CAR has the lowest human development index of all countries (table S1), reflected in Table 1 by marginal food exports and imports, and the highest per-capita food aid shipments in the region. DRC is unique in its declining food production, low food exports and imports, and lack of food aid shipments. DRC is of particular importance, as it is home to 60% of the remaining Congo Basin humid tropical rainforest (7). DRC is also unique because of its population pressure and recent history of conflict and insecurity. The only country similar to DRC in terms of persistent conflict, insecurity, and statelessness is the CAR (table S1). However, DRC dwarfs CAR in terms of total population and HTF resources. With more than 70 million people, DRC is more than twice the population of CAM, CAR, EQG, GAB, and RoC combined (table S1). For the citizens of DRC, which, along with CAR, has a human development index in the bottom 10% of all countries, there are few livelihood options. The vast majority of the population consists of smallholder farmers, who feed not only themselves but also nearby towns and cities (3, 8).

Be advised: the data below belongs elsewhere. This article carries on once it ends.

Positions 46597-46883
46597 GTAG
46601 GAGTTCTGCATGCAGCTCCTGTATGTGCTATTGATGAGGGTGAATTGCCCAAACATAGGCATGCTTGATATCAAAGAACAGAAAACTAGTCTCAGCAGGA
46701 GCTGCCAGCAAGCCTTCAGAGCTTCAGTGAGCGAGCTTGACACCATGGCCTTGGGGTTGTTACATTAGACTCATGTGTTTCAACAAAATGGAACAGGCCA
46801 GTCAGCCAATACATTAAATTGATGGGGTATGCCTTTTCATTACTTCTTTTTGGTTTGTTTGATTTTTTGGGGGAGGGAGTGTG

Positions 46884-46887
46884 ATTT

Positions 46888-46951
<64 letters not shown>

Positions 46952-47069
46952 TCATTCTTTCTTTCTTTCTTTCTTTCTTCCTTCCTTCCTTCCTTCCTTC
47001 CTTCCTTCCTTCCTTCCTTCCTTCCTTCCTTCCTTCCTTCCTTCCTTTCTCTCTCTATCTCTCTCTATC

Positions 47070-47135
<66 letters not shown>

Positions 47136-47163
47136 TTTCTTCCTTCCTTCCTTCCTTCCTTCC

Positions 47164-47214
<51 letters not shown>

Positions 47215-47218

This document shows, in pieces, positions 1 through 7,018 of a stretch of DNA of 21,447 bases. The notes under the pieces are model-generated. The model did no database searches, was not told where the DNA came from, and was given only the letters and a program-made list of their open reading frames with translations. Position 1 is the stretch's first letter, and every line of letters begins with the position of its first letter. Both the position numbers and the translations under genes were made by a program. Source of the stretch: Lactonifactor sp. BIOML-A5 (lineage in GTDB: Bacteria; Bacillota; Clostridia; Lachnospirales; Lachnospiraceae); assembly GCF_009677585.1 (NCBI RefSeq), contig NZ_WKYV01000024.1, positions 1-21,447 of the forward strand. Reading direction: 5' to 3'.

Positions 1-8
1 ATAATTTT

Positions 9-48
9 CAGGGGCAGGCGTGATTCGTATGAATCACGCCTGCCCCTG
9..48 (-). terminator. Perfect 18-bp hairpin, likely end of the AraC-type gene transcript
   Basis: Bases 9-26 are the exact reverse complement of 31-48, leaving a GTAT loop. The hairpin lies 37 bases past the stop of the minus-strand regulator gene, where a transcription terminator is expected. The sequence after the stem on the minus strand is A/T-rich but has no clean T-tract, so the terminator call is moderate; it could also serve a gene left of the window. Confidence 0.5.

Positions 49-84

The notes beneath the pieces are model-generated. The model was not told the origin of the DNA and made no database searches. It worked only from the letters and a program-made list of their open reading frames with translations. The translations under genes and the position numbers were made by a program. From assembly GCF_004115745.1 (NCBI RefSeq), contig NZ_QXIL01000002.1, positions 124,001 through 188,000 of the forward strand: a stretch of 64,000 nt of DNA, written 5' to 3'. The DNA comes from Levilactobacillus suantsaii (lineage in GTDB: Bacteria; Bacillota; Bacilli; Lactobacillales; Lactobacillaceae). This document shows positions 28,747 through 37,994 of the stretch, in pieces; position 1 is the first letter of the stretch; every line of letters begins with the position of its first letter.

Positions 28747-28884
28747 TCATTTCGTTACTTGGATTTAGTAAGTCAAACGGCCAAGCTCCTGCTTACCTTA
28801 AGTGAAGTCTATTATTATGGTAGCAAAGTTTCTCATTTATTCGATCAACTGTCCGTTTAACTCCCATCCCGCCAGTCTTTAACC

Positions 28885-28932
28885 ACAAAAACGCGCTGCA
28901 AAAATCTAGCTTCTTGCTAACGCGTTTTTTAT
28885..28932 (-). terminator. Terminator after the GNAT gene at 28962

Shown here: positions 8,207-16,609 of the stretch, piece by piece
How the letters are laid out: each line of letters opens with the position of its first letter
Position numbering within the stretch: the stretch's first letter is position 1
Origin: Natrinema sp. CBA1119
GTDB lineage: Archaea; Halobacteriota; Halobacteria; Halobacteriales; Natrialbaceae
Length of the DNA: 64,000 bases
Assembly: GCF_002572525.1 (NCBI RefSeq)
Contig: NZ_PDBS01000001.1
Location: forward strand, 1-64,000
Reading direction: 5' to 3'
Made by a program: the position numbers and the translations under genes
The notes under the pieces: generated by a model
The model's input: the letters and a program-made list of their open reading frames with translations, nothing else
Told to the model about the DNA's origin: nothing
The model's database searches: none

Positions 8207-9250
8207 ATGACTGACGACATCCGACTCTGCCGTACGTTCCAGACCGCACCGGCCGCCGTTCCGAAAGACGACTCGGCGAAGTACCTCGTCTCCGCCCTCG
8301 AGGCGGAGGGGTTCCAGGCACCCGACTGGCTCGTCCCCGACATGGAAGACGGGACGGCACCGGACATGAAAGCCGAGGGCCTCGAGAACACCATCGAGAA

Given the different economic, political, and social contexts within Congo Basin rainforest countries, we can expect within-region variations in land cover and land use change. For example, mineral and petroleum exports tend to discourage deforestation, as oil wealth enables food importation and reduced domestic agricultural output, with GAB a clear example (9). Low populations also help to ensure low rates of disturbance outside of commercial logging operations for countries like GAB, RoC, and EQG (10). Recent investments in agro-industrial development, mainly palm oil, are a relatively new threat to primary forests in the Congo Basin (11). The Tropical Forest Alliance (12), which seeks to implement sustainable palm oil development in Africa, includes CAR, DRC, and RoC as signatories, but not CAM, EQG, or GAB. The Gulf of Guinea countries have logistical advantages in this sector over interior Congo Basin countries, mainly due to proximity to ports. In GAB, the creation of special economic zones around ports is part of new and ambitious development plans that include palm oil expansion (13). Land use and land cover change in low-population, forest resource–rich Congo Basin countries is likely attributable to extractive industries such as logging or agro-industrial development, such as palm oil.